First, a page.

Suspended sentence for NZ rugby player over assault in Dublin bar
A RUGBY player who struck a man with a glass in a Dublin pub has been given an eight-month suspended sentence.
Tyron Davies (23), whose assault left the victim's face scarred, avoided jail after paying €5,000 compensation.
Judge John Cheatle suspended the sentence for a year at Dublin District Court.
Davies pleaded guilty to assault causing harm to the man at Dicey Reilly's Bar in the Russell Court Hotel on Harcourt St on November 12 last.
The victim was left with three scars on his face which he feared could affect his career and require plastic surgery.
Davies brought a letter of apology to court and his solicitor Alice O'Reilly said he had €200 to offer the victim.
Judge Cheatle said this amount went "nowhere near" what was needed.
He adjourned the case and Davies returned with €5,000.
"I'm sure Mr Davies is a decent young man who made a bad decision," Judge Cheatle said. "But there are consequences for (the victim.)
The judge said the injured party had "permanent and disfiguring scars."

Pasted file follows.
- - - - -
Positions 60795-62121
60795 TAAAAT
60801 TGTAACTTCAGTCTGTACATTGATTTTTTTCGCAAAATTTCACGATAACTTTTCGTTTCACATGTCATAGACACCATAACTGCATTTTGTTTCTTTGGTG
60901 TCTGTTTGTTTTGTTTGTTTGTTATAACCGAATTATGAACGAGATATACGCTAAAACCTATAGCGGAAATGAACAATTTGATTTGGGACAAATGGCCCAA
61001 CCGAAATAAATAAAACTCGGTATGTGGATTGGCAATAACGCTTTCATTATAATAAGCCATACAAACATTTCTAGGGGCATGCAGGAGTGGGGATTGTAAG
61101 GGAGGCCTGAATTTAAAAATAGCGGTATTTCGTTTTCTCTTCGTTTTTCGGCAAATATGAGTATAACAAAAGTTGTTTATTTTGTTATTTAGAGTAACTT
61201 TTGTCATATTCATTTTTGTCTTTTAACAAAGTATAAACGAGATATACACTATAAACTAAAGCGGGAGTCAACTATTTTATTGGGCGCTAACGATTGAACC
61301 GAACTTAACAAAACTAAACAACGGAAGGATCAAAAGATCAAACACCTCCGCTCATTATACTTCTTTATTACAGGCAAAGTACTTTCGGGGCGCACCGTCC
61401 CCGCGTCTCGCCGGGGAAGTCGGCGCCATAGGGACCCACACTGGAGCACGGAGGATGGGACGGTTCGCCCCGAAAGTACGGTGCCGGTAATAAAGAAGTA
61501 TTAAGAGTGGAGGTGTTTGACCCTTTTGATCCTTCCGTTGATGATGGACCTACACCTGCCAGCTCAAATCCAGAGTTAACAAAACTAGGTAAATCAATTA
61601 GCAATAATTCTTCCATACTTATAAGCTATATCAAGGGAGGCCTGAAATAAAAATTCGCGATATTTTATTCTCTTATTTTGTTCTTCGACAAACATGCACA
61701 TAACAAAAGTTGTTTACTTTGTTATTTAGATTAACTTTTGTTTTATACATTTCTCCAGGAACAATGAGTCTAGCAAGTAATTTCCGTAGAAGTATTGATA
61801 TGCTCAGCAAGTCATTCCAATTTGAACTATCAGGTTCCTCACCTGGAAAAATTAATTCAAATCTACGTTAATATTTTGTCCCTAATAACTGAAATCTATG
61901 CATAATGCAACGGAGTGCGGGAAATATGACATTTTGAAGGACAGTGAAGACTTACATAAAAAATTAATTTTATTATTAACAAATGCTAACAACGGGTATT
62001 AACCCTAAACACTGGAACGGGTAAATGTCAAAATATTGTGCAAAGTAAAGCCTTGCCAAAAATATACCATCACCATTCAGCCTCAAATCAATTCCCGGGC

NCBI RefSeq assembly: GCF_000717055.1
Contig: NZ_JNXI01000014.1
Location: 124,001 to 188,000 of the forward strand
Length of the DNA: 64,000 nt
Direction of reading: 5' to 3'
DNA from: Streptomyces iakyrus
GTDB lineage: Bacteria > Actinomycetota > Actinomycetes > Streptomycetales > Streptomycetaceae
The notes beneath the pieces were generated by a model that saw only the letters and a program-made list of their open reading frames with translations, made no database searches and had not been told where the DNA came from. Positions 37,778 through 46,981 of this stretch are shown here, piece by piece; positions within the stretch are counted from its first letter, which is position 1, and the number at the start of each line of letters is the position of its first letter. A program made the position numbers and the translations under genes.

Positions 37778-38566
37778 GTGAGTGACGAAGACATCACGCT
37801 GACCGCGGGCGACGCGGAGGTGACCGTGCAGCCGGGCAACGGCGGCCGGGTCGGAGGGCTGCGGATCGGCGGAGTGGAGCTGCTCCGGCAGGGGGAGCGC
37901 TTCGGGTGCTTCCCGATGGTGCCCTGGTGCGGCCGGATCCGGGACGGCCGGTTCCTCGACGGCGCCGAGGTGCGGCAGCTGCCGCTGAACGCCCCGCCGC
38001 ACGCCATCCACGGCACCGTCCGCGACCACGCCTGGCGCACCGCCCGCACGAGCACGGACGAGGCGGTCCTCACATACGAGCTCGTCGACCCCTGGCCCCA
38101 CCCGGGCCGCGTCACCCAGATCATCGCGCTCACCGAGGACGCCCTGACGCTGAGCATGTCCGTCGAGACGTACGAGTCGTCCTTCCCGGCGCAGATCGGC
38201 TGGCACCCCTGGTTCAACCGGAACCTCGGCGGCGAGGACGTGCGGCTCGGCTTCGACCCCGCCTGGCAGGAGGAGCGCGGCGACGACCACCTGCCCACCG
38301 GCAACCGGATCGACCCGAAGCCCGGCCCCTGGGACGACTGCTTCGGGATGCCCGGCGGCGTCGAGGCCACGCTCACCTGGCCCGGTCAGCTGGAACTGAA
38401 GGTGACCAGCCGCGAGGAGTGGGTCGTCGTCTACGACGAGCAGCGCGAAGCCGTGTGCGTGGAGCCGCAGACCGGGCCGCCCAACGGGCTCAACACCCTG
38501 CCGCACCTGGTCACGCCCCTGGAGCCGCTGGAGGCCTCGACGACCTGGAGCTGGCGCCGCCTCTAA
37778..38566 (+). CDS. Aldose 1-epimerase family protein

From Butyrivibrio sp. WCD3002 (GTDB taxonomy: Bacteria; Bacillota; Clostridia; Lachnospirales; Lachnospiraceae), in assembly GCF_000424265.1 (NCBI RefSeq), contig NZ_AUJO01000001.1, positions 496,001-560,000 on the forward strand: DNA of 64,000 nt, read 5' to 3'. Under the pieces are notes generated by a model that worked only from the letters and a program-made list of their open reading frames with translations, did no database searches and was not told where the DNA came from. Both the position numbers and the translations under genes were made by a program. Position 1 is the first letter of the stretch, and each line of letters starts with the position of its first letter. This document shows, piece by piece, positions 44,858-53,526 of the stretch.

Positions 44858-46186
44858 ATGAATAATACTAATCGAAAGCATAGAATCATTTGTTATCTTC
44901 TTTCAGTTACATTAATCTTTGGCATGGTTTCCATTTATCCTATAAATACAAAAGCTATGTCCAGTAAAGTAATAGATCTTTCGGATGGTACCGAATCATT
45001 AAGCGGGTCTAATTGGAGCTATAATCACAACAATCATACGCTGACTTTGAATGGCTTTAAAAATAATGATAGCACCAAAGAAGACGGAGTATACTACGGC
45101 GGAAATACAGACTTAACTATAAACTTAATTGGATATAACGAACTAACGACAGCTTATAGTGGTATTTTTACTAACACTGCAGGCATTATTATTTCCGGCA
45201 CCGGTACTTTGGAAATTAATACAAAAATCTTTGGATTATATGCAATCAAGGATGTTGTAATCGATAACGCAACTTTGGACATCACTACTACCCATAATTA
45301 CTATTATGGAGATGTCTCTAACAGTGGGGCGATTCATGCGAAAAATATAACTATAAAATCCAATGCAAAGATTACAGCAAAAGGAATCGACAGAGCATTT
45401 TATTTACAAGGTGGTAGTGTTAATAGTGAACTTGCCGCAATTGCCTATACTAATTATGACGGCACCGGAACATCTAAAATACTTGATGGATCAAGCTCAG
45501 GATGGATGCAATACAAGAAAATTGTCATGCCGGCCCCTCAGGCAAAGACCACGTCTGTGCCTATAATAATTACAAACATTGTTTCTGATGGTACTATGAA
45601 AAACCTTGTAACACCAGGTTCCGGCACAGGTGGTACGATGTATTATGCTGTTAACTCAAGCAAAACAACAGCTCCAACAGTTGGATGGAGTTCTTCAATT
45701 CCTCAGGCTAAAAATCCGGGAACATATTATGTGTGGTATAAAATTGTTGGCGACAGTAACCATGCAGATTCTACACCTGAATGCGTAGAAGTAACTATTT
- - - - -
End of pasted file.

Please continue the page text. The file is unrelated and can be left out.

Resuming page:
Previously, Garda James McHugh said when he got to the scene, the victim was in an ambulance receiving treatment to lacerations to his face.
The man had been involved in an altercation in the pub during which words were exchanged with Davies who was not known to him.
Davies had struck the man in the face and he was “holding a glass at the time, the glass broke on impact which caused lacerations on his face”.
Davies also had a cut to his hand as a result of the glass breaking.
The accused had drink taken and was co-operative at all stages following his arrest.
Gda McHugh said when interviewed, Davies did not realise the seriousness of what happened and expressed remorse.
The garda agreed with Ms O'Reilly that when Davies came to his senses he was very shaken by his behaviour and was extremely emotional about his actions.
Gda McHugh also agreed that the incident had a huge effect on Davies who came to Ireland to do voluntary work in a Kildare rugby club.
Ms O'Reilly said her client lived off savings and was struggling to make ends meet.
He had no prior criminal convictions here and just a minor conviction in New Zealand for a road traffic offence.
She furnished the court with a letter from his employer and a letter of apology.
Judge Cheatle noted from a victim impact statement that Davies left the man with three visible scars to his face: on his nose, under his eye and one on his cheek.
The trainee accountant was informed by a plastic surgeon that he would have to wait six months to establish if the scars will heal naturally or require an operation.
The scars under his eye and the under on his nose were clearing however the mark on his cheek had not lessened as much.